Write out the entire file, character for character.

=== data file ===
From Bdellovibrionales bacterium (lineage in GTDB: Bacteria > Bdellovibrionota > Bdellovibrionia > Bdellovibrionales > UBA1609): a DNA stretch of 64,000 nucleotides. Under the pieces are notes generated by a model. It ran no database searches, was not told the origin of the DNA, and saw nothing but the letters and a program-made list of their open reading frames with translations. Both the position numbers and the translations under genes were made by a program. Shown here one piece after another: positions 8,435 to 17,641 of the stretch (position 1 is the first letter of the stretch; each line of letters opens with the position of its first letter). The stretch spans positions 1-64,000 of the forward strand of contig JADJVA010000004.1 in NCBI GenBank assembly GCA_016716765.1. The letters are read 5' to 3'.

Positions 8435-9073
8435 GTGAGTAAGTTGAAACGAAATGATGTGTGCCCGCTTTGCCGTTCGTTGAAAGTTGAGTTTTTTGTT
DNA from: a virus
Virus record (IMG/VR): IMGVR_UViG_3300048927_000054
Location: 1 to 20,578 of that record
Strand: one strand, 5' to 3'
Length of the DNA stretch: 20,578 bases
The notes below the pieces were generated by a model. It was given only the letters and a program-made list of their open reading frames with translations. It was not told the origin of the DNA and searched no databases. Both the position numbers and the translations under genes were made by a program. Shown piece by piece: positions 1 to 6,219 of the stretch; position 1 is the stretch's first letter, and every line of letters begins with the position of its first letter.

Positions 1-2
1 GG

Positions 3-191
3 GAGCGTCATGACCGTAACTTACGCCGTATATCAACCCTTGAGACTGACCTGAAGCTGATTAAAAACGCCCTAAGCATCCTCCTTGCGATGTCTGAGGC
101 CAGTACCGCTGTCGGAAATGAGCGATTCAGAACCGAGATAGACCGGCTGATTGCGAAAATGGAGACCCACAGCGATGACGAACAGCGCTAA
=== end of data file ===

From Bdellovibrionales bacterium (lineage in GTDB: Bacteria > Bdellovibrionota > Bdellovibrionia > Bdellovibrionales > UBA1609): a DNA stretch of 64,000 nucleotides. Under the pieces are notes generated by a model. It ran no database searches, was not told the origin of the DNA, and saw nothing but the letters and a program-made list of their open reading frames with translations. Both the position numbers and the translations under genes were made by a program. Shown here one piece after another: positions 8,435 to 17,641 of the stretch (position 1 is the first letter of the stretch; each line of letters opens with the position of its first letter). The stretch spans positions 1-64,000 of the forward strand of contig JADJVA010000004.1 in NCBI GenBank assembly GCA_016716765.1. The letters are read 5' to 3'.

Positions 8435-9073
8435 GTGAGTAAGTTGAAACGAAATGATGTGTGCCCGCTTTGCCGTTCGTTGAAAGTTGAGTTTTTTGTT
DNA from: a virus
Virus record (IMG/VR): IMGVR_UViG_3300048927_000054
Location: 1 to 20,578 of that record
Strand: one strand, 5' to 3'
Length of the DNA stretch: 20,578 bases
The notes below the pieces were generated by a model. It was given only the letters and a program-made list of their open reading frames with translations. It was not told the origin of the DNA and searched no databases. Both the position numbers and the translations under genes were made by a program. Shown piece by piece: positions 1 to 6,219 of the stretch; position 1 is the stretch's first letter, and every line of letters begins with the position of its first letter.

Positions 1-2
1 GG

Positions 3-191
3 GAGCGTCATGACCGTAACTTACGCCGTATATCAACCCTTGAGACTGACCTGAAGCTGATTAAAAACGCCCTAAGCATCCTCCTTGCGATGTCTGAGGC
101 CAGTACCGCTGTCGGAAATGAGCGATTCAGAACCGAGATAGACCGGCTGATTGCGAAAATGGAGACCCACAGCGATGACGAACAGCGCTAA